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A HORIZON TRACED IN VINES
This is a land of water, of abbeys and vineyards. Perhaps the best-known wine country in the world, Burgundy could also be portrayed by its waterways. The waters of the Nivernais Canal, once the supply line to Paris for wine from the Arrière Côte and wood from the Morvan forests. The waters of the Burgundy Canal, flowing in Joigny past the vineyards that produce the Côte Saint Jacques “gray” wines. And the waters of the Saône and Bresse valleys, punctuated by ponds all the way to the romantic cliffs of the Jura, whose terrain stretches out in a series of plateaus. At their feet lie saltworks heated by wood from the vast forests of the plain.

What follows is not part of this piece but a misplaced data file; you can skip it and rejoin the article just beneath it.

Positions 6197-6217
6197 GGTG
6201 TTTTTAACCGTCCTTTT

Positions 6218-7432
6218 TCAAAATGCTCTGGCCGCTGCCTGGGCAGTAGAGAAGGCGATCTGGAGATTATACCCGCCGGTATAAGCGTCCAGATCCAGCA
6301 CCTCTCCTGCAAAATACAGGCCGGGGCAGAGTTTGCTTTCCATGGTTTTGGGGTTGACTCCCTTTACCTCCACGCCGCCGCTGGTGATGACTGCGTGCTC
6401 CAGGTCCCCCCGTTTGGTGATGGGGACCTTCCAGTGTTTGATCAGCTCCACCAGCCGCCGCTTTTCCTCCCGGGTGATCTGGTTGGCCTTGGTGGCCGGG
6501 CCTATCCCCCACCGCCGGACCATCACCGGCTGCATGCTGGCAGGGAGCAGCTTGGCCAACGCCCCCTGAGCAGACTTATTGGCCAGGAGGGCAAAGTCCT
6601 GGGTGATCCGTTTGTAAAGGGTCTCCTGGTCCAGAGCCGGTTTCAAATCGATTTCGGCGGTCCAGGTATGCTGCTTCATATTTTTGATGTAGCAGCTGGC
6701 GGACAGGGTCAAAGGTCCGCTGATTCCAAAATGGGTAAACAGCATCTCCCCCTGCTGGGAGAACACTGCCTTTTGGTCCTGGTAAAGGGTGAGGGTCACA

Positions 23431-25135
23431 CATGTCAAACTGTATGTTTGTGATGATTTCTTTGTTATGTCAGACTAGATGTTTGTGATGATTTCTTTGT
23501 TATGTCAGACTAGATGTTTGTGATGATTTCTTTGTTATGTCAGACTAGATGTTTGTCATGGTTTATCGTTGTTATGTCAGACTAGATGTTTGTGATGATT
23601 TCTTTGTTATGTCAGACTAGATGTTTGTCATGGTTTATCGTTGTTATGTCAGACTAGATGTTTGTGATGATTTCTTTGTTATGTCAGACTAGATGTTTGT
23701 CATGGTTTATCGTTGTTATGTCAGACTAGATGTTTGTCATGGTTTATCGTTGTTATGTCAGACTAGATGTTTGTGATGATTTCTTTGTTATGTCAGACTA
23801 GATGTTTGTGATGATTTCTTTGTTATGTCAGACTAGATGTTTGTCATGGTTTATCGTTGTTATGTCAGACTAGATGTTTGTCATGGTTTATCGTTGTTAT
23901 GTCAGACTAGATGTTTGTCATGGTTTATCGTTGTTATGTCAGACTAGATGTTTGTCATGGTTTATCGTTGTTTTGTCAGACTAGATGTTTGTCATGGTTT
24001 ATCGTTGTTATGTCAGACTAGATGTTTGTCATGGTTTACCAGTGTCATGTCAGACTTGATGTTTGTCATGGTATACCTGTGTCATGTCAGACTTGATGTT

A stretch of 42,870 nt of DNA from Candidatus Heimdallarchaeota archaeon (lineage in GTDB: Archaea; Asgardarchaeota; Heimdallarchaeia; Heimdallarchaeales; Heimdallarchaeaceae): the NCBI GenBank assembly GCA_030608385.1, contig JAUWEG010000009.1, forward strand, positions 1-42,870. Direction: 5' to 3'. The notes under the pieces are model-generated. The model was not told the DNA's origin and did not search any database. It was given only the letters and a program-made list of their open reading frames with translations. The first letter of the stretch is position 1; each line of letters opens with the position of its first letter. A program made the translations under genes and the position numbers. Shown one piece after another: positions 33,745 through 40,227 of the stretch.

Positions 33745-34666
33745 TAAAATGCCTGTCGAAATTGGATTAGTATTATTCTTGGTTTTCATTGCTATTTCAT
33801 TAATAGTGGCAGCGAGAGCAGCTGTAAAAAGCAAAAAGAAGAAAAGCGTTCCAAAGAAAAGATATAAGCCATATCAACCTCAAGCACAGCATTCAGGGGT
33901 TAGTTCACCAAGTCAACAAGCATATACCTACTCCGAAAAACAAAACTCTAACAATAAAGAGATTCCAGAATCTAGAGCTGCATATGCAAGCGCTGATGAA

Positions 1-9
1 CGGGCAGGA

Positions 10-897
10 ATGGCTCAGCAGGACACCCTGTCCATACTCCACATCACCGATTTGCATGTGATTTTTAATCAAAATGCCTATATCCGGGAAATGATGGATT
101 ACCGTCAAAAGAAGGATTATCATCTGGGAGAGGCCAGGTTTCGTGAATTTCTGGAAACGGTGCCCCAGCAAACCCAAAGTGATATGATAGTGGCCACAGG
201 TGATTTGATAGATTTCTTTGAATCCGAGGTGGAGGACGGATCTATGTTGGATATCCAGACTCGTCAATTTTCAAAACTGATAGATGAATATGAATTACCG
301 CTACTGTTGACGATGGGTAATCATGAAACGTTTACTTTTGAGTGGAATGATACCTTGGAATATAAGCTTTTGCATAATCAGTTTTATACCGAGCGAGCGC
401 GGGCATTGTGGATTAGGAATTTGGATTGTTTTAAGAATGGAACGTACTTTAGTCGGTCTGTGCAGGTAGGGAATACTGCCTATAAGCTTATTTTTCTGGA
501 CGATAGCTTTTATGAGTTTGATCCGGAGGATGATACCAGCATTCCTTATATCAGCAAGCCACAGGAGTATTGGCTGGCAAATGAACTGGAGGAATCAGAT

Vézelay overlooks the foothills of the Morvan, a unique enclave in the heart of the region, a highland of rugged, dark beauty blanketed with forests and pitted with lakes. All around are Burgundy’s famous rolling valleys full of farms, pastures marked out by hedgerows, small stands of trees and, of course, vines. Only those who have tasted a Puligny-Montrachet or a Gevrey- Chambertin in the cool damp of a cellar at one of these renowned vineyards can truly understand the richness and diversity of the terroir. Planted with pinot noir for reds or chardonnay for whites, each plot of land expresses its own character.